Everybody knows that Microsoft is working on Windows 9 as we speak, but the company isn’t talking too much about this project, leaving room for interpretation as to whether specific features could be part of the operating system or not.
But some interesting details about the way Windows 9 is going to change everything for both users and Microsoft have come out today from Microsoft watcher Mary Jo Foley, who writes that this could actually be the last standalone Windows version released by Redmond.
Such a plan actually makes quite a lot of sense, but let’s take things one at a time.
First of all, it’s a well-known fact that Microsoft is planning to switch to a faster release cadence for Windows and most likely for other products such as Office. Steve Ballmer said it, Satya Nadella said it too, and the company’s leadership team will most likely say it again during future events as well.
This fast release cadence basically means that Microsoft is willing to release big updates and improvements for its operating system a lot more often than before, with sources claiming that both fixes and new features are very likely to be part of these rollouts.
Foley says that it’s this faster release cadence that could make Windows 9 the last big standalone Windows version, as after the launch of the upcoming operating system the company will most likely focus on updates and other improvements.
“Instead of delivering Windows 10, Windows 11, Windows 12, Microsoft's focus will be on updating Threshold,” Foley explains, which means that from now on Microsoft might adopt a similar strategy to the one currently used by Apple for OS X.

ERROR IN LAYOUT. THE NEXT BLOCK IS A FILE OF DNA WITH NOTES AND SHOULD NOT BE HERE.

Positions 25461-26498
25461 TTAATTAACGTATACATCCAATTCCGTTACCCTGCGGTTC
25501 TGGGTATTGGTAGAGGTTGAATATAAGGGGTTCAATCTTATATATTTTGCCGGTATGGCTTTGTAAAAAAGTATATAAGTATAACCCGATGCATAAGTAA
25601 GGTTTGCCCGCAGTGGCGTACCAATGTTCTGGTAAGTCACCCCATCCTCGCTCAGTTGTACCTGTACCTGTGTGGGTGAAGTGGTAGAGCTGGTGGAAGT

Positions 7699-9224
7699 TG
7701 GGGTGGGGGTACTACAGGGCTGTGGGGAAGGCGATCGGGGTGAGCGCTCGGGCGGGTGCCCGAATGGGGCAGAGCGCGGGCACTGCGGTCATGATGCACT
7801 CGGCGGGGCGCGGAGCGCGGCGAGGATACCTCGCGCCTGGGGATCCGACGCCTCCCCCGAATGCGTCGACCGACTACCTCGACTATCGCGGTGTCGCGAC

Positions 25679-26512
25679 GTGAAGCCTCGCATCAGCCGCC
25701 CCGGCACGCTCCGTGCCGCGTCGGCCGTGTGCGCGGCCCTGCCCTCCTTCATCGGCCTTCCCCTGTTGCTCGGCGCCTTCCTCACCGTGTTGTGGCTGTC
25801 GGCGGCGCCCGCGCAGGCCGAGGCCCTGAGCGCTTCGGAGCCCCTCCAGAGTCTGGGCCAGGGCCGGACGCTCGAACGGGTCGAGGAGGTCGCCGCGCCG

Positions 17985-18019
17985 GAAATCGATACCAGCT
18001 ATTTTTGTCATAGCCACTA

The most important thing however is Microsoft’s plan for charging buyers for these OS versions, as the company might offer some of the updates for free, while others are obviously expected to come with a small fee.
In the last couple of years, Microsoft launched two major updates for Windows 8, namely 8.1 and 8.1 Update, both of which were offered free of charge, but this could obviously change if a similar strategy is adopted for Windows 9.
One of the reasons that could push Microsoft towards this new approach is the company’s effort to keep users fully up to date and encourage them to keep running the very latest version of the operating system. It already tried such a strategy in Windows 8, but only a few users actually agreed to migrate, so Windows 9 is expected to play a game changer role when it comes out.